This paper draws from some reflections on the relationship between power and knowledge coloniality and curricular field, connected to Brazil and Argentina secondary schools / highschool, and addresses the analysis of the presence and absence of Afro-Descendants/Africans in curricular documents.
The thesis is structured into core topics such as cultural dialogue and the relationship between knowledge and power, describing as well, the regional background of South America with its decolonizing processes and conservative continuities within a framework of the regional integration processes which challenge to think on the common and the diverse. In turn, different theoretical contributions are recovered to analyze the curricular field and the distinctive features of both educational systems.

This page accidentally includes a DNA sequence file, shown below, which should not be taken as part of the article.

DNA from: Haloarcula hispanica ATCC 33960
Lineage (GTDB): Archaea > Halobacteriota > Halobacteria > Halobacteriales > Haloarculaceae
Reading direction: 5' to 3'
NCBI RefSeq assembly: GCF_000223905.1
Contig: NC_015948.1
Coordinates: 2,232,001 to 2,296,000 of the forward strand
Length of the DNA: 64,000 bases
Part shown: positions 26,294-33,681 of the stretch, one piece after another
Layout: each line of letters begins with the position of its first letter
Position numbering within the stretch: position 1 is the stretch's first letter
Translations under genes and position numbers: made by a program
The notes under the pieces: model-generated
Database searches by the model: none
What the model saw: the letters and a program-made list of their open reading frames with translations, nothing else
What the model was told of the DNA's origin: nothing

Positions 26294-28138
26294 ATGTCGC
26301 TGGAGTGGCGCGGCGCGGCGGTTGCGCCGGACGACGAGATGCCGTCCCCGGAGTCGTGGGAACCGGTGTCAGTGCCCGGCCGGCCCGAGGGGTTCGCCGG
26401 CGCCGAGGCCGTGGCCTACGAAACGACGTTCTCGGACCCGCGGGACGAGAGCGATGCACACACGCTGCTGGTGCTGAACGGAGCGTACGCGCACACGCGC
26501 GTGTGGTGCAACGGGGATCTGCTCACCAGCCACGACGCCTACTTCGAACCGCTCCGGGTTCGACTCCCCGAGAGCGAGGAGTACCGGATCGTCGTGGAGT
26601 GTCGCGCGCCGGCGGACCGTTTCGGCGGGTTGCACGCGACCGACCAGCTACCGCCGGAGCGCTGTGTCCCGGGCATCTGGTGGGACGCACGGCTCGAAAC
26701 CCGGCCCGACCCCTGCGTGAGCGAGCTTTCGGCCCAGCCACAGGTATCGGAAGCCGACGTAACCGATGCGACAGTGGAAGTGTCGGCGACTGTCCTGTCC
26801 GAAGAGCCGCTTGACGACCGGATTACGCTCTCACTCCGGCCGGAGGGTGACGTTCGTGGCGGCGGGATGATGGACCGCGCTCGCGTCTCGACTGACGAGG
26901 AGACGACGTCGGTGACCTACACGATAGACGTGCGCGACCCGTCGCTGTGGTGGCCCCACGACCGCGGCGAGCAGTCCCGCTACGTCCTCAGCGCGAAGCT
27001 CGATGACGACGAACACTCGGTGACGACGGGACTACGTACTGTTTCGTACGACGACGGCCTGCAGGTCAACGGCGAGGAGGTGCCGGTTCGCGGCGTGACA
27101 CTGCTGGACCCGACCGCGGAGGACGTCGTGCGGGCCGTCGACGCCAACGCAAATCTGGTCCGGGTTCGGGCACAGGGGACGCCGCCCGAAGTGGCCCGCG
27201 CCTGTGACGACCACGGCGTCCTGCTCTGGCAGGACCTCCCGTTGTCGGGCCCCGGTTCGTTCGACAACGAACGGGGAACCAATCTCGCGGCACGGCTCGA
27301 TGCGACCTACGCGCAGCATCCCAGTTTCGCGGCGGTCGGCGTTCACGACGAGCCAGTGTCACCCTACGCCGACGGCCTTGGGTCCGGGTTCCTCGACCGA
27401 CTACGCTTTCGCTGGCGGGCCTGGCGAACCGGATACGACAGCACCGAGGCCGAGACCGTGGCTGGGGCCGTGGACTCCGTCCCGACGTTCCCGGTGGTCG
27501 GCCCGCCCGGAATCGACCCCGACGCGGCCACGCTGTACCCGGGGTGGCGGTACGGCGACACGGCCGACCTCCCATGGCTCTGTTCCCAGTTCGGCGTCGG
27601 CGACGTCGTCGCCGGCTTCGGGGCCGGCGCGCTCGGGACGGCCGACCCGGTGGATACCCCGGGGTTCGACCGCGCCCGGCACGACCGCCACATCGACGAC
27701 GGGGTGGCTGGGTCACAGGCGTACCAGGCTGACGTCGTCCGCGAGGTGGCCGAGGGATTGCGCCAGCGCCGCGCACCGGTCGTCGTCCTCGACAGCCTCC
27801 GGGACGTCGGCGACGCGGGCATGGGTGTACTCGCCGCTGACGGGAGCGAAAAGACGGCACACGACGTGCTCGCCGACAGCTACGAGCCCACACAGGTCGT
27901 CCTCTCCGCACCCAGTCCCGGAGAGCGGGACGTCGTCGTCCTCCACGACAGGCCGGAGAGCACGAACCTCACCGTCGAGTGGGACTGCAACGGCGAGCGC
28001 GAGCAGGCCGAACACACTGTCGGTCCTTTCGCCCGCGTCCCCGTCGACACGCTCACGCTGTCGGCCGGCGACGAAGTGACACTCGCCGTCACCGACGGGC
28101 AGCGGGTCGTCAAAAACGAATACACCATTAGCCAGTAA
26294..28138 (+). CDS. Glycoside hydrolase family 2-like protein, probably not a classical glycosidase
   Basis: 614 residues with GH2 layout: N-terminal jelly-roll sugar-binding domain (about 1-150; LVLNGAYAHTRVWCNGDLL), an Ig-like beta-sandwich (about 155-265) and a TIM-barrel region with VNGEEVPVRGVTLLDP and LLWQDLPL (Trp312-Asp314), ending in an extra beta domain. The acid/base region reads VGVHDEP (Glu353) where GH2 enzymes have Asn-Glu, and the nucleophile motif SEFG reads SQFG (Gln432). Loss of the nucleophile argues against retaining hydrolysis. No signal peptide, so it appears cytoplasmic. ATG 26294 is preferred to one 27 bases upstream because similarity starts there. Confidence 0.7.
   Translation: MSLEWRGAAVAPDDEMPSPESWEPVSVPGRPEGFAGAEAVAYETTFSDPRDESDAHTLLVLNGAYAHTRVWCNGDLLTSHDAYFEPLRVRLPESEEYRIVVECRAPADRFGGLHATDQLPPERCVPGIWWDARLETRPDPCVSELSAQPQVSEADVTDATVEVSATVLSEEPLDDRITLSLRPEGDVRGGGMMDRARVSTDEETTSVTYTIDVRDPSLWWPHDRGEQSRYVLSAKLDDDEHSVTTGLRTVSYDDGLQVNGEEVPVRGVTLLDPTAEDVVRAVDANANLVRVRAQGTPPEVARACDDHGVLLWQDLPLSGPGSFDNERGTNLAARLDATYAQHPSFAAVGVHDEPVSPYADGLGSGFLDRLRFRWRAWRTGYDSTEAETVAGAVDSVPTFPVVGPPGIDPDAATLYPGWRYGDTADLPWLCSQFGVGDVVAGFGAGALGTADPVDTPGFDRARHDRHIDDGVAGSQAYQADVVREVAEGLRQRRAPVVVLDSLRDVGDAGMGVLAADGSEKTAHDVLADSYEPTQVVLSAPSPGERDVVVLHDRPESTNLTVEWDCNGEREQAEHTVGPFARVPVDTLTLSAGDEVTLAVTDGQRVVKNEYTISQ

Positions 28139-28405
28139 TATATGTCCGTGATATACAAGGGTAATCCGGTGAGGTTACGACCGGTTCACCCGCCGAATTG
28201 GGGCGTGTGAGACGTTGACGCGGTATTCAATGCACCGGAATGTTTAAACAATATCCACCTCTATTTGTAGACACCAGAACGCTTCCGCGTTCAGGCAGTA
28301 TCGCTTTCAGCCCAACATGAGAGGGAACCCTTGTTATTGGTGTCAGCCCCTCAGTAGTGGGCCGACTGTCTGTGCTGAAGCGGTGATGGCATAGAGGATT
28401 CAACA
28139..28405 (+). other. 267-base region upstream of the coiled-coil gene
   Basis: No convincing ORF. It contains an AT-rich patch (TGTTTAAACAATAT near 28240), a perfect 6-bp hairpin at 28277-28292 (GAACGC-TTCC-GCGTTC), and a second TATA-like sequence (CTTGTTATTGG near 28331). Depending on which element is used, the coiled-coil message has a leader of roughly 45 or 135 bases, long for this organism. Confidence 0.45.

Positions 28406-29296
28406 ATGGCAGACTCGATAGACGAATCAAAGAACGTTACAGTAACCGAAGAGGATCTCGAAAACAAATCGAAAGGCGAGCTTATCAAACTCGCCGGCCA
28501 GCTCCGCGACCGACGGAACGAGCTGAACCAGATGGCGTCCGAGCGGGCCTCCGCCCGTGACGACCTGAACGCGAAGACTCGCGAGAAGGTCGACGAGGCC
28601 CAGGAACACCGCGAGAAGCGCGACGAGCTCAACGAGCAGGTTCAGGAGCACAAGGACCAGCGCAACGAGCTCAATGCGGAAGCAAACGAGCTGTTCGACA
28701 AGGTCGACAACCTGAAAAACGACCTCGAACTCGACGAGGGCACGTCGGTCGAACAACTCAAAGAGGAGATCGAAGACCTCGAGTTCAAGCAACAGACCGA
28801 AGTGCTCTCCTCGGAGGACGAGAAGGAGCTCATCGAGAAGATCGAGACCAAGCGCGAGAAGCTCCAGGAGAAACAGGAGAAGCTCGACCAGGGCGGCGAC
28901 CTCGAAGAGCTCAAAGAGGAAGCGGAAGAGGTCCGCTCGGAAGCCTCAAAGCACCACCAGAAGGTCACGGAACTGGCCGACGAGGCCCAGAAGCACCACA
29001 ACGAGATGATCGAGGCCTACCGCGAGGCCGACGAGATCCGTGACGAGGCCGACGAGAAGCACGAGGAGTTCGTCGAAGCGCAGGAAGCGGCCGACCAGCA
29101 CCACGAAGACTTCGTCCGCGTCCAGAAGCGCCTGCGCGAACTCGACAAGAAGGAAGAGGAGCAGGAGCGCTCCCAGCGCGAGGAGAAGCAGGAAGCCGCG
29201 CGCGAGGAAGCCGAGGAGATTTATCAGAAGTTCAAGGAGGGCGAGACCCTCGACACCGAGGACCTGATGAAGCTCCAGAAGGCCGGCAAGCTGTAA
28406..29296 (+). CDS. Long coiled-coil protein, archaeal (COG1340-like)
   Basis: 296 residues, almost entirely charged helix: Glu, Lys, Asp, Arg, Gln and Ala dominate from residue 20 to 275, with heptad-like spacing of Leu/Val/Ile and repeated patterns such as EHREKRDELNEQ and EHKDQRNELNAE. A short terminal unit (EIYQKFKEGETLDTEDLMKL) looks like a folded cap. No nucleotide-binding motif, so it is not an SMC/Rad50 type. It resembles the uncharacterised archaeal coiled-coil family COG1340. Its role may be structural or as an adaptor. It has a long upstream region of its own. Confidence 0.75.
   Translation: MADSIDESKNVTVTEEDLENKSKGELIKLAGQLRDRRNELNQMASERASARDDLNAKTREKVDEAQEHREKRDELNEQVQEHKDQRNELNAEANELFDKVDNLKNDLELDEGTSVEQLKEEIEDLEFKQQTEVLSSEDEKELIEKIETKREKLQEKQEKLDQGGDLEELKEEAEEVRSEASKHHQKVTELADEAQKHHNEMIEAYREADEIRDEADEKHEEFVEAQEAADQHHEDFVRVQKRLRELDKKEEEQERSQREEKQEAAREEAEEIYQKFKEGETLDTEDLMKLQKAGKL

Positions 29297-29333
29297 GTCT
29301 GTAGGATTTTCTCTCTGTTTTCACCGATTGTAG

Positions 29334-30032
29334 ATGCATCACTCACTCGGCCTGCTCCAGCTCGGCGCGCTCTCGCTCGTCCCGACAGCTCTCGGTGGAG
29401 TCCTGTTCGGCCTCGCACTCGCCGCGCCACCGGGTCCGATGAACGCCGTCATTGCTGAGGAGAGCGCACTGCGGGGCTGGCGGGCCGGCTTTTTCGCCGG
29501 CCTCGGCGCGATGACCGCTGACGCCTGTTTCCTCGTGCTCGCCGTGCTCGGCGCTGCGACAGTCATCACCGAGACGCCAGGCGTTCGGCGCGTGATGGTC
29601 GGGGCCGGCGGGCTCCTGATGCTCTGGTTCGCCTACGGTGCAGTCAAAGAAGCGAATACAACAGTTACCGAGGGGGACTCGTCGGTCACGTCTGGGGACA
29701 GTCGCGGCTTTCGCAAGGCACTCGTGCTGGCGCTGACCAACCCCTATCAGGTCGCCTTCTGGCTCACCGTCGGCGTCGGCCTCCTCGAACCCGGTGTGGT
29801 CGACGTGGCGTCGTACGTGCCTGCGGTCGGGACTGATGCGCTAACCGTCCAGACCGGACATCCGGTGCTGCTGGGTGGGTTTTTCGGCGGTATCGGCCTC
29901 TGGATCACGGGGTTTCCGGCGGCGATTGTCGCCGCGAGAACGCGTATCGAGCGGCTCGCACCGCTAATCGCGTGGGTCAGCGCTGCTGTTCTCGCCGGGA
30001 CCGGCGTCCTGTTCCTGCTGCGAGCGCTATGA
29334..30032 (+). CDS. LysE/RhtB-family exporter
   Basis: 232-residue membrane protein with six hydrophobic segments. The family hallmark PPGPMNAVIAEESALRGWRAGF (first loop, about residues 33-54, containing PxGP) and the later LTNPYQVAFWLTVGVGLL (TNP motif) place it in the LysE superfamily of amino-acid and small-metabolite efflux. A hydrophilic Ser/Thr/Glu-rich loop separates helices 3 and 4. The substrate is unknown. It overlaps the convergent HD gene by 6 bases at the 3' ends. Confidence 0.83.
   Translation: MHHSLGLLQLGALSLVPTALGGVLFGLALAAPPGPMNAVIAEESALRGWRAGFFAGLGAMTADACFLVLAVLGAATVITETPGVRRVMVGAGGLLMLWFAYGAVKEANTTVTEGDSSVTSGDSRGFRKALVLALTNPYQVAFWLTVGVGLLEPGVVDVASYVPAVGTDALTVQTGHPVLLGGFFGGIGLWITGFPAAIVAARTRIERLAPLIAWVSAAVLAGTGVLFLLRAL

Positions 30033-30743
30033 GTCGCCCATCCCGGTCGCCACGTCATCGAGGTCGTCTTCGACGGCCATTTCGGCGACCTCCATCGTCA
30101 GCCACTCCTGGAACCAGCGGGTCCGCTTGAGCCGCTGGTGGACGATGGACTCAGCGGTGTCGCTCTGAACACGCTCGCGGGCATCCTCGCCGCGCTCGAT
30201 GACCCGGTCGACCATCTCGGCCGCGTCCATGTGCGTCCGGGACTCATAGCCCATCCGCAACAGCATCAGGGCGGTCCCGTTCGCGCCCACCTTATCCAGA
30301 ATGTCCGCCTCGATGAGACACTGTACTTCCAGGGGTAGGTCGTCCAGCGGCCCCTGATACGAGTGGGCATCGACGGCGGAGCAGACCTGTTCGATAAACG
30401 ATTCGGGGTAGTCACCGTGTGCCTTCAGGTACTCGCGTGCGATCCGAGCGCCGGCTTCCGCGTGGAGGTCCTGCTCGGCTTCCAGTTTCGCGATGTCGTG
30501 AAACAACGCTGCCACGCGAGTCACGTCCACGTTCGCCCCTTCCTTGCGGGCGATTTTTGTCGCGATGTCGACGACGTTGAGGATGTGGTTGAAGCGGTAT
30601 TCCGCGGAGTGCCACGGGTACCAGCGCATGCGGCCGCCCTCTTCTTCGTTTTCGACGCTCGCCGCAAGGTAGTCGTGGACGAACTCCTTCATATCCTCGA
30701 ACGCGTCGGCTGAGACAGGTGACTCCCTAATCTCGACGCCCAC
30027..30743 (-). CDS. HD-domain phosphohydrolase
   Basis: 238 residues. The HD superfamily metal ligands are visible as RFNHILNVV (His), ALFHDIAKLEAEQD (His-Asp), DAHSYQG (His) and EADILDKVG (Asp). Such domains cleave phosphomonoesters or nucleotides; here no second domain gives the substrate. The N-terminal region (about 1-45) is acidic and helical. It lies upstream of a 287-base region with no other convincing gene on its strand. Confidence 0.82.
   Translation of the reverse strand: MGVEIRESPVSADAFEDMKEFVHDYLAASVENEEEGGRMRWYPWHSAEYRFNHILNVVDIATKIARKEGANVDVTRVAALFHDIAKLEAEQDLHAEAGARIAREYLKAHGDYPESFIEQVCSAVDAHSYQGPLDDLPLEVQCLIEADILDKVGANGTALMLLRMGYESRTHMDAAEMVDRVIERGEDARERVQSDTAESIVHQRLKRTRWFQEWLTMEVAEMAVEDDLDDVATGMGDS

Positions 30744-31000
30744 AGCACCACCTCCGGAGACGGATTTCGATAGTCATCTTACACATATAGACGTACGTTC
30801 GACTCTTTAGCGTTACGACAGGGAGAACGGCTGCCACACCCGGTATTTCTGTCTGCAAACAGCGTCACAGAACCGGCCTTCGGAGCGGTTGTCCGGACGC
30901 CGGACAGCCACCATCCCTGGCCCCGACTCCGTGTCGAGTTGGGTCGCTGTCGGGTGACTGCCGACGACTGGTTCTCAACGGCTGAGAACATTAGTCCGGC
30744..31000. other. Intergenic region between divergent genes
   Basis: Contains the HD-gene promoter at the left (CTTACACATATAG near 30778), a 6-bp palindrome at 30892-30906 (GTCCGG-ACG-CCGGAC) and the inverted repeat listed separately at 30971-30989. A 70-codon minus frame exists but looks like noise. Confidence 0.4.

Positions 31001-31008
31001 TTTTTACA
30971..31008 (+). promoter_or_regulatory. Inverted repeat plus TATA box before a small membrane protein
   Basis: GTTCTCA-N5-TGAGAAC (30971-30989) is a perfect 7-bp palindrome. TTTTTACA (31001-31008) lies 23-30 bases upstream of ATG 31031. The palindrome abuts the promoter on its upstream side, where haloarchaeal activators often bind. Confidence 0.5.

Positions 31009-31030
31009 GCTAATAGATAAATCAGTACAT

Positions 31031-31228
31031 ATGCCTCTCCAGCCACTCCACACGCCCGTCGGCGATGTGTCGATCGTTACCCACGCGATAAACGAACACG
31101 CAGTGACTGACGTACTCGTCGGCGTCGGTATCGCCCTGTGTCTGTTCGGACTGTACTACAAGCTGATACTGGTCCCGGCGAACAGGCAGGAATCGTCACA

This analysis intends to trace the coloniality elements of power and knowledge connected to the presence and the absence of Afro-Descendants and Africans in both secondary schools/ highschools within an international background that fostered the visibilization of Afro-Descendant/African history and culture as well as educational policies prescribing the obligatory nature of level and extension of rights. In turn, further questions arise to propose reflections on the curricular field that may contribute to the development of an epistemology of the South.
Keywords: Racism, Ethnic / Racial Relations, Curriculum, Curricular Coloniality, Interculturality, Diversity, Afro-Descendants, Africa.